Ballet Theatre of Maryland’s production of The Little Mermaid is a beautiful celebration of dance and storytelling. Performed at the Westin Annapolis Hotel to a mask-wearing, limited audience, with the dancers masked as well, each performance is also livestreamed, allowing for audiences to view it anywhere. With choreography by Dianna Cuatto, it demonstrates the talent and resilience of BTM’s dancers and technicians.
This review covers Cast 2. Victoria Siracusa plays Pearl, the title character, with great emotion. In her first scene with Prince Patrick (Isaac Martinez), she stays on the floor, moving her legs like a tail and suspended by Martinez. One of her best solo performances has her trying out her human legs for the first time, dance-stumbling and swaying until she gets the hang of it. She recoils in horror at Melusine’s (Lindsey Bell) proposition, held back by the villains. In a highly emotional scene, she throws up her arms in despair, twirling about the stage until she rolls to the ground.
Isaac Martinez plays Prince Patrick with great energy. He leaps and spins across the stage, full of movement. He connects with Siracusa beautifully, constantly lifting her up or holding onto her, sometimes turning her upside down, while she folds herself into him. Toward the end, he emotionally tries to block Siracusa’s exit.
Marjorie O’Hearne gives Atalanta, queen of the mermaids and Pearl’s mother, a commanding authority, entering the stage carried by two masked dancers. Her argument with Siracusa is dramatic and fluid, ending with a shocking act.
Lindsey Bell dominates the stage as the sea witch Melusine, leaping and twirling. Richard Link gives a sinister air to Melusine’s underling Aqualion, holding back Siracusa and moving Lorelei (Clara Molina) around the stage like a chess piece. Clara Molina has great range as Lorelei, the ashray temptress, passionately leaping across the stage in the beginning, then, while seducing Martinez, dancing delicately, gracefully, ensnaring him. Sarah Hoffman, Audrey Martin, Madeline Jones, Olivia Fohsz, and Isabella Warshaw play the other Anemones with great energy, spinning across the stage.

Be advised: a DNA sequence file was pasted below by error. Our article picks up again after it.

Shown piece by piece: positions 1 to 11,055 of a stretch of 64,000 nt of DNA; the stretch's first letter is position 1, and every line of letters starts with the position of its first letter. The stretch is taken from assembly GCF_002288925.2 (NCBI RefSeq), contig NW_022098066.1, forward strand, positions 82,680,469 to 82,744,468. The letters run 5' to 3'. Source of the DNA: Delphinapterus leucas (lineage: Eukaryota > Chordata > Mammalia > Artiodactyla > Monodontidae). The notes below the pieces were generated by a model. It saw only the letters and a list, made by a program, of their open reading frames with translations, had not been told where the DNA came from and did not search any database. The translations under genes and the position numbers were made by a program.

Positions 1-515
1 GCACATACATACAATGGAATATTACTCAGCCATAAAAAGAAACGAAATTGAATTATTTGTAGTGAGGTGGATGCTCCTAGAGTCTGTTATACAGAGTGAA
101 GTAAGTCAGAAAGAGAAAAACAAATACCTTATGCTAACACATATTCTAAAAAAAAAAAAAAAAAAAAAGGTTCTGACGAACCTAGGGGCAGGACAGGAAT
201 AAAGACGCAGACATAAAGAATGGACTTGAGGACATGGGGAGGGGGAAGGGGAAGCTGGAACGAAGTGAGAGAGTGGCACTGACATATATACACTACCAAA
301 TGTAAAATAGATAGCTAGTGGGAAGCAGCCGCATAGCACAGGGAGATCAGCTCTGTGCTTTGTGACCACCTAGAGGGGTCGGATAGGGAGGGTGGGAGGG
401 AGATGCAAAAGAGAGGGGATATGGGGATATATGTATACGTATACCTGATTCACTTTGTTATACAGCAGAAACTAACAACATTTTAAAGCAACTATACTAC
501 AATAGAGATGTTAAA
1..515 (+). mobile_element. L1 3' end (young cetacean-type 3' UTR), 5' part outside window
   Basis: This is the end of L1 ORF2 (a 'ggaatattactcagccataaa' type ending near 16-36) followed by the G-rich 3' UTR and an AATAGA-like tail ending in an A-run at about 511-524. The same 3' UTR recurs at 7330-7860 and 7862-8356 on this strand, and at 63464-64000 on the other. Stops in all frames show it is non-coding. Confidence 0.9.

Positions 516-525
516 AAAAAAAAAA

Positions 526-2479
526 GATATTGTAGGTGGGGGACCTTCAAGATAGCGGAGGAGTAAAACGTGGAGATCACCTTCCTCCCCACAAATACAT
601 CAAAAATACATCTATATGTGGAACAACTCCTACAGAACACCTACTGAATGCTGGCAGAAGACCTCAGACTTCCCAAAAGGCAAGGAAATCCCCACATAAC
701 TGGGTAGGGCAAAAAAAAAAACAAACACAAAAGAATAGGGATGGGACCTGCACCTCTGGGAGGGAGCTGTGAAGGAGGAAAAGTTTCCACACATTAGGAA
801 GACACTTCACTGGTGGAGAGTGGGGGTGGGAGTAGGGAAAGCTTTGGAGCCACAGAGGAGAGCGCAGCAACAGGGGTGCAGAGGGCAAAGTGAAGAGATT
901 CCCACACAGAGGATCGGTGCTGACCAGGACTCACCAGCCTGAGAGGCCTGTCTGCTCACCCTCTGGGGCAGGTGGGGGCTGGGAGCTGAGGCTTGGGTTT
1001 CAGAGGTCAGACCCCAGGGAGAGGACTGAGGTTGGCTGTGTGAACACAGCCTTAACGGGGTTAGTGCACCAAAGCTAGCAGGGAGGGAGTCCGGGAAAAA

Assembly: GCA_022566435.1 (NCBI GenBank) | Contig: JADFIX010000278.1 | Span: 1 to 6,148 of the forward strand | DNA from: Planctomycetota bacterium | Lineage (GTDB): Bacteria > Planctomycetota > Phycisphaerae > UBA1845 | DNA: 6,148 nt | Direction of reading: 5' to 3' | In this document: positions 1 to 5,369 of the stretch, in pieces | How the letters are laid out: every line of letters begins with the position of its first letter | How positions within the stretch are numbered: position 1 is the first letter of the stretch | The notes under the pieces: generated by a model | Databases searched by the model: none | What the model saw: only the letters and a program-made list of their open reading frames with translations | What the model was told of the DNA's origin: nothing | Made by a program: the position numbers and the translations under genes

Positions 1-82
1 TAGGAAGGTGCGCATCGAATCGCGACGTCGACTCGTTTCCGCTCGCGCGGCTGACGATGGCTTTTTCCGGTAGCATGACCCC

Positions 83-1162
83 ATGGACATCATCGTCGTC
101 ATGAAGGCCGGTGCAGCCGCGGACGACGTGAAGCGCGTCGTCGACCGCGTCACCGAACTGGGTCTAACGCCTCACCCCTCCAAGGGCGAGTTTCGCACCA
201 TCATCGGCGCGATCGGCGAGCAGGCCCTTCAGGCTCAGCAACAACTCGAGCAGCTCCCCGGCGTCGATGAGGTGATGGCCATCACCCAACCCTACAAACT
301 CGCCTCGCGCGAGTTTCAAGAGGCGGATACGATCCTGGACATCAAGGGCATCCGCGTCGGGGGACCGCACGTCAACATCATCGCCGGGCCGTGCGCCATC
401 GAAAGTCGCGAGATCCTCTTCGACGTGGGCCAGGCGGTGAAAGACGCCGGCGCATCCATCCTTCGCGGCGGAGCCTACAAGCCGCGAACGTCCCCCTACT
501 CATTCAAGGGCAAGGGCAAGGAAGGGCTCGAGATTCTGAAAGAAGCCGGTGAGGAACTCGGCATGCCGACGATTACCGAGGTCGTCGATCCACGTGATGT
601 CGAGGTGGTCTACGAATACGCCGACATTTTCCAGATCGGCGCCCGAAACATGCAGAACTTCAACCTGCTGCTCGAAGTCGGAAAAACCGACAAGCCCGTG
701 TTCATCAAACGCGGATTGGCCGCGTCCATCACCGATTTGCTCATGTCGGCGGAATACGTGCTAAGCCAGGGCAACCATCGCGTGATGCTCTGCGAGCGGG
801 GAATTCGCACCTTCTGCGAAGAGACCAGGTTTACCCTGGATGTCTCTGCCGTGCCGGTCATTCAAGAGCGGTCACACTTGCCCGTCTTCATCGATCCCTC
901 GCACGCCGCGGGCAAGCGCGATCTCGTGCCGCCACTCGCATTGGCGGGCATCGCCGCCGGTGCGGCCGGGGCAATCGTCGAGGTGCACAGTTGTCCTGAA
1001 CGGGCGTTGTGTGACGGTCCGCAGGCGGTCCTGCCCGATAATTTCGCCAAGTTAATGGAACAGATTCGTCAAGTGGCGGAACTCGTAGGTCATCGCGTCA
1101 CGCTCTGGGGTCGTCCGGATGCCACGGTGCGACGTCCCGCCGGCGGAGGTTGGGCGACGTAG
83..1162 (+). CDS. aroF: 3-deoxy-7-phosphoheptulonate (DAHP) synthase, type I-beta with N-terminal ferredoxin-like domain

Brenna Sweeney plays Fathom, Pearl’s friend, with an airiness, gliding across the stage. Invisible, she dances with Martinez, twirling and pulling him where he needs to go. She places herself between Siracusa and O’Hearne as their argument starts to escalate, trying to stop things. She also has great comic timing when hiding from the humans by putting a lampshade over her head or diving under the bedsheets.
Sarah Jung gives Ellspeth, the Prince’s tutor, a quiet, noble strength. She is an observer for much of the ballet; even while dancing with Martinez, she seems to be on her own, gliding off at the right time. Celia Merritt gives the Queen of Air a lightness, carefully dancing throughout the stage. Her Air Sylphs (Mia Koshansky, Ansley Mater, Samantha Boteler, Hannah Hanson, Lena Easter, and Julie Smith) have a delicate air to them, as though they might float away.
The set, constructed and painted by Susan Johnson, Calder Taylor, and Aaron Bauer, is simple yet effective. A large, colorful rock gives a place for the Prince to rest and Pearl to hide behind. The Prince’s palace has a bed in one corner and a small table and chairs in another, while Melusine’s lair has a large mirror in one corner. One scene has Pearl and the Prince in a boat that moves across the stage. Costume Designer Alyssa Johnson-Taylor creates distinctive outfits for each character, for some of them more than one. Pearl begins in blue leggings, later changing to a tan dress and then a blue dress. The Prince starts in a white shirt and black pants, changing into a silver shirt and white leggings. Fathom wears a pink dress, while Melusine, Lorelei, and Aqualion all wear dark green full body suits, later changing to dark blue outfits. The Queen of Air and the Air Sylphs wear silver dresses and carry silver balloons.
Lighting Designers Nicole Kelsch and Alexander Collen help emphasize the changing atmosphere of each scene through bathing the stage in purples and blues. The lights fade in between scenes. Videographer Ted Atsinger keeps the action in frame with close-ups and pan-outs. Dianna Cuatto’s choreography is full of lovely movements that are beautiful to watch and help tell the story all without words. This production highlights the versatility of ballet, showing that it can be performed in any location and still enchant audiences both in-person and online. Only one performance remains, so be sure to catch it!
Running Time: Approximately one hour, with no intermission.
The Little Mermaid is available for livestreaming one more time—at 2 pm ET Sunday, February 28, 2021—on the Ballet Theatre of Maryland’s website. For tickets and information on this and future BTM performances, please visit their website.